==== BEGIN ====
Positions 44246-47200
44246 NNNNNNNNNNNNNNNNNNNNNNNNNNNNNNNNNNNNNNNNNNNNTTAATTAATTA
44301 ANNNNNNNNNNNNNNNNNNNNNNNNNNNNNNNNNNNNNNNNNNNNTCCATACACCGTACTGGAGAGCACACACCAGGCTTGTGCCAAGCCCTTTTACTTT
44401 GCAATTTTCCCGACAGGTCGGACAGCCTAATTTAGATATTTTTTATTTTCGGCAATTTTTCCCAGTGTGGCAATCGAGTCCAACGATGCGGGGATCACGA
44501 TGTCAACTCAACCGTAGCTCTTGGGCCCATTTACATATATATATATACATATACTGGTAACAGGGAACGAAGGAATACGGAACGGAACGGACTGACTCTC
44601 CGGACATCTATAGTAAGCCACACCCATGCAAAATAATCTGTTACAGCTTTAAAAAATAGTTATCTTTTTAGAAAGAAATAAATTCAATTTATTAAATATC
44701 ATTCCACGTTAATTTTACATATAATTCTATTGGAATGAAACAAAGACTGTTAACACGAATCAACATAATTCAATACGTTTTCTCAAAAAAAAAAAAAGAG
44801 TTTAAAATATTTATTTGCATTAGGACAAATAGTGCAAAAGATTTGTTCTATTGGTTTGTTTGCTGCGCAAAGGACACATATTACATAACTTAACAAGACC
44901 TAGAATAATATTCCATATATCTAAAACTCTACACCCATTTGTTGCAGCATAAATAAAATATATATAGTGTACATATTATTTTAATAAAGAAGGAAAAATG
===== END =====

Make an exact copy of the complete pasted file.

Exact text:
Positions 44246-47200
44246 NNNNNNNNNNNNNNNNNNNNNNNNNNNNNNNNNNNNNNNNNNNNTTAATTAATTA
44301 ANNNNNNNNNNNNNNNNNNNNNNNNNNNNNNNNNNNNNNNNNNNNTCCATACACCGTACTGGAGAGCACACACCAGGCTTGTGCCAAGCCCTTTTACTTT
44401 GCAATTTTCCCGACAGGTCGGACAGCCTAATTTAGATATTTTTTATTTTCGGCAATTTTTCCCAGTGTGGCAATCGAGTCCAACGATGCGGGGATCACGA
44501 TGTCAACTCAACCGTAGCTCTTGGGCCCATTTACATATATATATATACATATACTGGTAACAGGGAACGAAGGAATACGGAACGGAACGGACTGACTCTC
44601 CGGACATCTATAGTAAGCCACACCCATGCAAAATAATCTGTTACAGCTTTAAAAAATAGTTATCTTTTTAGAAAGAAATAAATTCAATTTATTAAATATC
44701 ATTCCACGTTAATTTTACATATAATTCTATTGGAATGAAACAAAGACTGTTAACACGAATCAACATAATTCAATACGTTTTCTCAAAAAAAAAAAAAGAG
44801 TTTAAAATATTTATTTGCATTAGGACAAATAGTGCAAAAGATTTGTTCTATTGGTTTGTTTGCTGCGCAAAGGACACATATTACATAACTTAACAAGACC
44901 TAGAATAATATTCCATATATCTAAAACTCTACACCCATTTGTTGCAGCATAAATAAAATATATATAGTGTACATATTATTTTAATAAAGAAGGAAAAATG